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ALM/Busy Circuits Akemie’s Taiko

Eurorack FM Percussion Module By Paul Nagle
Published December 2016

First Dinky had one, now it’s Akemie’s turn. If you’re wondering what I’m talking about, it’s taikos, a term used for a range of Japanese drums (although often associated with the large ones taking a good pounding at festivals). Akemie’s Taiko is an FM-based Eurorack module covering CV-tweakable percussion and synth roles too.

ALM/Busy Circuits Akemie’s Taiko. Size: 18hp. Current: +12V rail = 70mA; -12V rail = 30mA.ALM/Busy Circuits Akemie’s Taiko. Size: 18hp. Current: +12V rail = 70mA; -12V rail = 30mA.Every module incorporates a ‘new old stock’ Yamaha OPL3 IC. This chip produces 4-operator FM synthesis with a choice of eight different waveforms ranging from the obligatory sine through square to an ‘almost saw’ shape. There are approximately 64 combinations of waves, and what you can achieve with them depends first and foremost on the selected algorithm, ie. the way the operators are configured. Six algorithms are available, the first two using just a pair of operators. My only slight regret concerns the lack of visual information of the values selected; this slows down the ability to return to favourite combinations later. However, even with this slight ambiguity, once you start applying CV to algorithm selection and the other FM parameters, it opens up the engine remarkably.

Unsurprisingly, given that this is a 1980s chip, some parameters have a fairly coarse resolution, but I’m pleased to say the steppiness never becomes an issue. That’s because the moment a trigger is received, all parameter values are ‘snapshotted’ until the next trigger. It’s a process that turns out coherent hits even when you start tossing in wildly-changing voltages to the many CV inputs.

Whether you’re confident programming FM already, or simply content to twiddle and listen, some appreciation of the controls is useful. Taking the Speed knob, for example; at settings above nine o’clock, it becomes pitch modulation between two values: Freq Start and Freq End. When cranked up to its maximum, Speed becomes another FM source, passing talking drums, alien wobble boards, sizzling cymbals and every flavour of dirty noise along the way.

Where percussion is concerned, the more noise the better. To squeeze out more, feedback is always readily available (on operator 1). Its effects are often easiest to differentiate on the simpler algorithms and high levels of feedback are handy to generate trashy FM noise bursts that are still perfectly applicable to synthesizing snares, hats and a whole bunch of lo-fi games console hits.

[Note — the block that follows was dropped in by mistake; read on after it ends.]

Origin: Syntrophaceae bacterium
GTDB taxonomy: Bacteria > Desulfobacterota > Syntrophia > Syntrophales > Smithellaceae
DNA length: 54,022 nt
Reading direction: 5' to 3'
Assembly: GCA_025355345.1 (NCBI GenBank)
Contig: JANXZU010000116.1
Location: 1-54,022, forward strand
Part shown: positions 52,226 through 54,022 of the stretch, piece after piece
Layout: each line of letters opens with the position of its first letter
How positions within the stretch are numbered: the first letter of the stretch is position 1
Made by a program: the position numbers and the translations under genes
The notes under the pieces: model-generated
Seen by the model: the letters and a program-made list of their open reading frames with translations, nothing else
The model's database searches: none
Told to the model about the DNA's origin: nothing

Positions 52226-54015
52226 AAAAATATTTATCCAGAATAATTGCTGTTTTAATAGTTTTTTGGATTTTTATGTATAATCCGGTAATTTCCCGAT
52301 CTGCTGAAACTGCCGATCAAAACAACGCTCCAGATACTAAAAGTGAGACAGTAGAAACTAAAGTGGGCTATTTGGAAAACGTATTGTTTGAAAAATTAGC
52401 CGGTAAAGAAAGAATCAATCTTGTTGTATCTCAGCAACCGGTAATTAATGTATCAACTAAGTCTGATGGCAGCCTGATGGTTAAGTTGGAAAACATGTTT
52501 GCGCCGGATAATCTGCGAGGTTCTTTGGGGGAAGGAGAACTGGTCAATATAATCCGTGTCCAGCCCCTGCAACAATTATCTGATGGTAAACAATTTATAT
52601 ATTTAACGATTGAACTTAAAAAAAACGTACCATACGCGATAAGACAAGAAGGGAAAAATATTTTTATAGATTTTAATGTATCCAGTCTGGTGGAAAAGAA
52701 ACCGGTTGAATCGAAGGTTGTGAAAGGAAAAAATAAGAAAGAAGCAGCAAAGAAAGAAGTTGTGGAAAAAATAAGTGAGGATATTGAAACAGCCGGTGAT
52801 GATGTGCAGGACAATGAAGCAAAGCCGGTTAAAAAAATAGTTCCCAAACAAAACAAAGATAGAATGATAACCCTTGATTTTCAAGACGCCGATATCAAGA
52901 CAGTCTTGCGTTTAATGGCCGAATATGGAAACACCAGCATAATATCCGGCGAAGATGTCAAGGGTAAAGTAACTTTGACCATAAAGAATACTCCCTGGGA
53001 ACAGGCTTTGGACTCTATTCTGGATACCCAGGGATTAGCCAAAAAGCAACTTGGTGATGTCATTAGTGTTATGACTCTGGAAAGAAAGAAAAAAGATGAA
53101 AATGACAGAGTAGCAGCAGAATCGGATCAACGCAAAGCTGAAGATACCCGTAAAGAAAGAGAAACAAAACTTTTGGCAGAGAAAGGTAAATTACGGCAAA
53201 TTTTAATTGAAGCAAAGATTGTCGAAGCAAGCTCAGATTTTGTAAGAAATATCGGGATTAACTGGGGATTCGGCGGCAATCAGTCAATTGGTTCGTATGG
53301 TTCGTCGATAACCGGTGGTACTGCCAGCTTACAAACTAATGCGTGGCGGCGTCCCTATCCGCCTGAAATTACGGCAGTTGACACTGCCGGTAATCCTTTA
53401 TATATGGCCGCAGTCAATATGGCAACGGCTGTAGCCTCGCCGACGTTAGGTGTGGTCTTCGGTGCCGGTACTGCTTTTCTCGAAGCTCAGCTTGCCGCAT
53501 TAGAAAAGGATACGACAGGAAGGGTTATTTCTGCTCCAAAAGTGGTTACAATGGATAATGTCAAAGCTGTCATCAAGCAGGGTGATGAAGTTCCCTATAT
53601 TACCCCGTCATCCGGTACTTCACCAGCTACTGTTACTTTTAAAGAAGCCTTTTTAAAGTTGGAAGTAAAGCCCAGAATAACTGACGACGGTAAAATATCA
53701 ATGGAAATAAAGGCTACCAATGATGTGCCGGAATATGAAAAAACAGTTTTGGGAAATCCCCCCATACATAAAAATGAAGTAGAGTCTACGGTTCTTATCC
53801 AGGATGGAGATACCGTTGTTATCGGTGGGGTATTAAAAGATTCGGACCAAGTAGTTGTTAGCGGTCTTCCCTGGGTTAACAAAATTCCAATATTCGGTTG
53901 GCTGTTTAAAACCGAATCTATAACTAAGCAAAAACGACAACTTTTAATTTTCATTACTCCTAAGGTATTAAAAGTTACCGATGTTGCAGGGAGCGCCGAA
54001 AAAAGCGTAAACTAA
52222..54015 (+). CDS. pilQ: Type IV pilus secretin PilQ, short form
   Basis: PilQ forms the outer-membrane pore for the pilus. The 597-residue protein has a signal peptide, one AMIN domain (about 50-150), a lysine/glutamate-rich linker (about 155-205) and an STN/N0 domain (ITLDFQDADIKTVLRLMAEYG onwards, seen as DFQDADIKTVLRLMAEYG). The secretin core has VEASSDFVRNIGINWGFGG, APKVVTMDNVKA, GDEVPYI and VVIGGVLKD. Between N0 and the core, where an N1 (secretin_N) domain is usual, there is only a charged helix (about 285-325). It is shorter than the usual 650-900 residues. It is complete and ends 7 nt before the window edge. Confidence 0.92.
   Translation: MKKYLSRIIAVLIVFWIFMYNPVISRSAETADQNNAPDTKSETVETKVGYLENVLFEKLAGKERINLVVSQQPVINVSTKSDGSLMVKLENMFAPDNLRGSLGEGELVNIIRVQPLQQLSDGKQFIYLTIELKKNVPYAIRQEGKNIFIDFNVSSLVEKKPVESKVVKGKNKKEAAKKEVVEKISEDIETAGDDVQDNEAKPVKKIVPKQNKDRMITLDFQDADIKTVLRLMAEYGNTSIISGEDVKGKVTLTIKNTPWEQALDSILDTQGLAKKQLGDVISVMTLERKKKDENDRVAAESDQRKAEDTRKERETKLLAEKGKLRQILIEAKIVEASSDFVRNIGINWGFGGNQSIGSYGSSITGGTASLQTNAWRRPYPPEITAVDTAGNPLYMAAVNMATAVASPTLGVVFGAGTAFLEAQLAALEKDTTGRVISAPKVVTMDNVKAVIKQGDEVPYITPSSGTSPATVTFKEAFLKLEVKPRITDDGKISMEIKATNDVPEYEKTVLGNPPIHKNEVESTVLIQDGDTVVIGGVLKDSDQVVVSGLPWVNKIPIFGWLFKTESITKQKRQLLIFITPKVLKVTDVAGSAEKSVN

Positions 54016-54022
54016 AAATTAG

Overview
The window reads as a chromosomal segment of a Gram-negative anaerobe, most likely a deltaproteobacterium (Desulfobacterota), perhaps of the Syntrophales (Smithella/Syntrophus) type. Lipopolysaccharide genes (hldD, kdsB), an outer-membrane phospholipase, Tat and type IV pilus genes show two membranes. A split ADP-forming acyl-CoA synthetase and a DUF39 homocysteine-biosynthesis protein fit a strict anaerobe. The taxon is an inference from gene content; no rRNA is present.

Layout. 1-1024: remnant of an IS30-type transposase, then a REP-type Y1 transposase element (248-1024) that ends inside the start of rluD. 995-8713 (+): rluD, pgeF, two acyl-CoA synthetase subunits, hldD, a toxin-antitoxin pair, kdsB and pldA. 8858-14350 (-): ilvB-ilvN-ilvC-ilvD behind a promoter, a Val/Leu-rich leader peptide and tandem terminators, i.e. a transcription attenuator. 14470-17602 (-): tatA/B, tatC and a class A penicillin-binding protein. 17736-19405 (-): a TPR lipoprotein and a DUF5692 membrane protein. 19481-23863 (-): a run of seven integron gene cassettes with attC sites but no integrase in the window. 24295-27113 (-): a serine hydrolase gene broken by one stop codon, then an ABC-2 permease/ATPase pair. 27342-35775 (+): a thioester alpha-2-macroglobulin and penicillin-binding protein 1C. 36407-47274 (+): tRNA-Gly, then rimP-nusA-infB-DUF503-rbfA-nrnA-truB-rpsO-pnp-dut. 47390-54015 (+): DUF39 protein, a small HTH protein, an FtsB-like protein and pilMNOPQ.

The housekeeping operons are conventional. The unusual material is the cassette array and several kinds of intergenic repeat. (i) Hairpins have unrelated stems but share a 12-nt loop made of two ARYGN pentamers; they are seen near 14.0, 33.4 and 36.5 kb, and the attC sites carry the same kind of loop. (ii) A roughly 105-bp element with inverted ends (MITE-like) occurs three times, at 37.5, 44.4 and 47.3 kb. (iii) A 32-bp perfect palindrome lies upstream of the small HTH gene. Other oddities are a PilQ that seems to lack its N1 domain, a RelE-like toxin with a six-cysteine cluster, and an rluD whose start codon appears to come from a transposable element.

The built-in envelope shaping is simple (there’s no attack) and the longest release times clock in at many minutes! The knobs are mapped to the release stages of opposing operators; so in a 4-op algorithm, Release 1 handles operators 1 & 3, Release 2, operators 2 & 4. The algorithms shift carriers and modulators around creatively, offering a wider range of possibilities than the relatively minimal interface implies.

The last parameter to mention is the single Ratio control, which you’d ordinarily need to set the frequency of each operator. ALM describe its mapping as “massaged to more likely hit the interesting FM-like sounds rather than dull VL-Tone style”, and I reckon they succeeded beautifully. Ratio is a cunning blend of the four knobs of the Akemie’s Castle module and sweeps upwards through the frequency ranges for each operator. As single FM controls go, it’s probably unique.

Within the limits of its instantaneous attack, Akemie’s Taiko delivers synth sounds too. Its pitch input tracks 1V/oct and many trademark FM tones are quickly discovered: plucked strings, chimes, gongs, organs, clavs and even a passable ‘Lately Bass’. Early in the proceedings, I rigged up a simple step sequencer, connected an LFO to every available input and sat back amazed at endlessly morphing synth and percussion tones. After that, the only problem I experienced was in deciding what role it should take in any particular session. Great though the metallic clangs, crunchy snares and loggy log-drums are, I found myself reaching for it just as often for cutting synth tones.

Other than feeling that one may not be sufficient, this module is tough to fault. There’s a faint high-frequency tone present (due to the Yamaha chip used), but I doubt I’d have noticed if the manual hadn’t drawn my attention to it first. Akemie’s Taiko is a refreshing antidote to an endless supply of familiar analogue drums. Putting this classic synthesis engine under knobby and CV control provides yet another demonstration that FM still has plenty to give. Highly recommended.